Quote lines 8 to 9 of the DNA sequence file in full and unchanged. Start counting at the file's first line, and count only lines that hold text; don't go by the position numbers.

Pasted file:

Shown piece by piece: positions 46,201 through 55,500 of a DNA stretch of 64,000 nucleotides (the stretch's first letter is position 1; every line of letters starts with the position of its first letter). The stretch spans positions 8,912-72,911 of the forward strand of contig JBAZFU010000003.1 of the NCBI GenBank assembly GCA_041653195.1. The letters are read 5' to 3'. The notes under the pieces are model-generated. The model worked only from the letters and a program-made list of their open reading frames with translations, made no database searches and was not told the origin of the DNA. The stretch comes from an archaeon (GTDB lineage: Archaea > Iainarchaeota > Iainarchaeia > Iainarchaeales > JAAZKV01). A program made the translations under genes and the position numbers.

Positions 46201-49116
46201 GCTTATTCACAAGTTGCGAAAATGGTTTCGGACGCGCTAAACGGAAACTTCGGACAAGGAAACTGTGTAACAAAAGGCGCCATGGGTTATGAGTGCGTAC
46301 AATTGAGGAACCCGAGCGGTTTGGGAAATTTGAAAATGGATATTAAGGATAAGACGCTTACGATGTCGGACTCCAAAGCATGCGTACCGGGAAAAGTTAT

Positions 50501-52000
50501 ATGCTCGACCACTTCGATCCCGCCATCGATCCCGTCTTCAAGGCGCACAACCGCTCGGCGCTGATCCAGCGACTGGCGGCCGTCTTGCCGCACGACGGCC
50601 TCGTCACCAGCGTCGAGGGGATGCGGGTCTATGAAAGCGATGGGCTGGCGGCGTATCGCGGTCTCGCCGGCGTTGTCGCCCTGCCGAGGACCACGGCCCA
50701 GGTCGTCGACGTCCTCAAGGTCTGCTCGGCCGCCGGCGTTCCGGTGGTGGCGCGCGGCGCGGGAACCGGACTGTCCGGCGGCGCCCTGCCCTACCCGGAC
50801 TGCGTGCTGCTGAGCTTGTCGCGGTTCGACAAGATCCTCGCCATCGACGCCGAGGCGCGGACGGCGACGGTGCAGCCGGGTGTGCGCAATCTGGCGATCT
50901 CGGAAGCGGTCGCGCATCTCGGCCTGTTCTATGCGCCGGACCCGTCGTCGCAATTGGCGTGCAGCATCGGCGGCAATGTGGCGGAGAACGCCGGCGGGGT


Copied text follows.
50701 GGTCGTCGACGTCCTCAAGGTCTGCTCGGCCGCCGGCGTTCCGGTGGTGGCGCGCGGCGCGGGAACCGGACTGTCCGGCGGCGCCCTGCCCTACCCGGAC
50801 TGCGTGCTGCTGAGCTTGTCGCGGTTCGACAAGATCCTCGCCATCGACGCCGAGGCGCGGACGGCGACGGTGCAGCCGGGTGTGCGCAATCTGGCGATCT